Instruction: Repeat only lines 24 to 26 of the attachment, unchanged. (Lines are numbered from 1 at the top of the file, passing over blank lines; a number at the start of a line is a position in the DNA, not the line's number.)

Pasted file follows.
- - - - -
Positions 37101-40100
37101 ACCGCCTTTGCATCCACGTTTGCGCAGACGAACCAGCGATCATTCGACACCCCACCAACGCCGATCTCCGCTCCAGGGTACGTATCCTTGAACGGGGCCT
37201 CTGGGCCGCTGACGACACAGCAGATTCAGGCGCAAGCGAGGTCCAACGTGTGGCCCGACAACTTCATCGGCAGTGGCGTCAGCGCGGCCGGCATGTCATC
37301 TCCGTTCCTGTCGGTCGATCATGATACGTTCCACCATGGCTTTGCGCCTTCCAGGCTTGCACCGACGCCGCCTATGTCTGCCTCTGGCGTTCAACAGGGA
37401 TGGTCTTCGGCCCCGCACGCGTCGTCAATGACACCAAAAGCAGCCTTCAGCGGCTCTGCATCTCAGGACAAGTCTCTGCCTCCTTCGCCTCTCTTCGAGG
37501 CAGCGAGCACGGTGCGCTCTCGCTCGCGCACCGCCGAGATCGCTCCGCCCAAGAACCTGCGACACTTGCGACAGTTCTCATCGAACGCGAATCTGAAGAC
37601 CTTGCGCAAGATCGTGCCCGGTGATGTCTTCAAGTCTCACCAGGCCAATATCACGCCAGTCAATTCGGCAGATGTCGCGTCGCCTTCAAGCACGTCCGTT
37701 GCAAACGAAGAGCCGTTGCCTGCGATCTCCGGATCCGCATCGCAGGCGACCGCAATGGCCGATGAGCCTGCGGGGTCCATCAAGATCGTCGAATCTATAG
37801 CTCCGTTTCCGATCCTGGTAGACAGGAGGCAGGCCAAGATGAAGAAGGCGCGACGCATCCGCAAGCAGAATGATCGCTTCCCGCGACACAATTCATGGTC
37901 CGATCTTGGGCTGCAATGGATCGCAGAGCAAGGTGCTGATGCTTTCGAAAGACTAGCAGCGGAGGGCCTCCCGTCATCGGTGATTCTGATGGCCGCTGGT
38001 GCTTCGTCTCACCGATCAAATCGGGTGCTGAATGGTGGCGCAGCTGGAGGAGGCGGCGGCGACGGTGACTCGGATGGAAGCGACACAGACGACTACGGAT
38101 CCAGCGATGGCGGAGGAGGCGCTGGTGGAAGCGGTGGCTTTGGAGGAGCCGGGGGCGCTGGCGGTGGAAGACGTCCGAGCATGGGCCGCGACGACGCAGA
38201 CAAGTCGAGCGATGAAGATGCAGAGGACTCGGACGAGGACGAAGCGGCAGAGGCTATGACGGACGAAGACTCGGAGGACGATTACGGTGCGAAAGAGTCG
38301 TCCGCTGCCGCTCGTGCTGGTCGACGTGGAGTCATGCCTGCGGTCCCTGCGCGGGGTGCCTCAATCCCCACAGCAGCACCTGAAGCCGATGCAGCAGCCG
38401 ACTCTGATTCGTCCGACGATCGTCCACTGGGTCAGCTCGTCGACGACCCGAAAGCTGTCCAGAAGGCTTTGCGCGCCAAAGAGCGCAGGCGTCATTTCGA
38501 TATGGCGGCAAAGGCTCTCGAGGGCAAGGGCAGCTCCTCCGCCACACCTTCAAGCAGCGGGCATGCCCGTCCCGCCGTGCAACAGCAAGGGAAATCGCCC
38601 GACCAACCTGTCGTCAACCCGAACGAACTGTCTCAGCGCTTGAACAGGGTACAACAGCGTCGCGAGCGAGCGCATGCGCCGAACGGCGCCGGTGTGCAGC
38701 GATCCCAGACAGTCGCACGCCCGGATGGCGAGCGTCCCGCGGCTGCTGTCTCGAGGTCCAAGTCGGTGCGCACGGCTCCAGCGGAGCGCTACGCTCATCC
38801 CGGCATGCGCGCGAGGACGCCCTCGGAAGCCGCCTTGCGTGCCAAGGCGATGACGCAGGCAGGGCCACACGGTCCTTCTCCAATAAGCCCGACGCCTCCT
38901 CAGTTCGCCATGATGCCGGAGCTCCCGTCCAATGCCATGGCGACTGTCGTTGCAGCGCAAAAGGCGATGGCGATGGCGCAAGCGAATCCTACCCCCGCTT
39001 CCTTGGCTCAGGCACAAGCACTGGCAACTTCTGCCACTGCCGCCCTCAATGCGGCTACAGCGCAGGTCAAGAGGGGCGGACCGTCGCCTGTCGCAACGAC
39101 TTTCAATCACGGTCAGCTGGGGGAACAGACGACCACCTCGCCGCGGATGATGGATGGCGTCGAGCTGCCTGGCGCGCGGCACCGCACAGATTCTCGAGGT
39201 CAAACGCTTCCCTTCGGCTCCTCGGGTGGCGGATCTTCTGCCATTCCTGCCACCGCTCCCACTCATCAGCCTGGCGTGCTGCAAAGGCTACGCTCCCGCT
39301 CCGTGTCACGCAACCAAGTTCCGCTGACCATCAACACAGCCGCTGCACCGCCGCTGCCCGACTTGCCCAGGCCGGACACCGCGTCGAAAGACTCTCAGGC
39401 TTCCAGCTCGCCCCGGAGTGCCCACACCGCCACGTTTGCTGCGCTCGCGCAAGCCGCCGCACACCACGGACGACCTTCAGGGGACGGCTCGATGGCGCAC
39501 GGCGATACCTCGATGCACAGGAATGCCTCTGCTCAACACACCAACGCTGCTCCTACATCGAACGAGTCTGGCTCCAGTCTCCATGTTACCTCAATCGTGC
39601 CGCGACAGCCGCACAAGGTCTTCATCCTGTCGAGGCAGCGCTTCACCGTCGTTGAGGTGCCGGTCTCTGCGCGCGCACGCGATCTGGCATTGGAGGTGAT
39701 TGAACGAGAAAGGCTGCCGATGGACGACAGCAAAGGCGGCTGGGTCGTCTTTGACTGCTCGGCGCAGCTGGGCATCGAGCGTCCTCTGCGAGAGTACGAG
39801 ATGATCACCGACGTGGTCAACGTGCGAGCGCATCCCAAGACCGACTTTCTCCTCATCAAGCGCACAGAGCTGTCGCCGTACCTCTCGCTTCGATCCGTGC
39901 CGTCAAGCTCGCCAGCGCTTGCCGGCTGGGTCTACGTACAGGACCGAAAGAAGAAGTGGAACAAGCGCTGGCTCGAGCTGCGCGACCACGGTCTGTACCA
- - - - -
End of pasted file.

39301 CCGTGTCACGCAACCAAGTTCCGCTGACCATCAACACAGCCGCTGCACCGCCGCTGCCCGACTTGCCCAGGCCGGACACCGCGTCGAAAGACTCTCAGGC
39401 TTCCAGCTCGCCCCGGAGTGCCCACACCGCCACGTTTGCTGCGCTCGCGCAAGCCGCCGCACACCACGGACGACCTTCAGGGGACGGCTCGATGGCGCAC
39501 GGCGATACCTCGATGCACAGGAATGCCTCTGCTCAACACACCAACGCTGCTCCTACATCGAACGAGTCTGGCTCCAGTCTCCATGTTACCTCAATCGTGC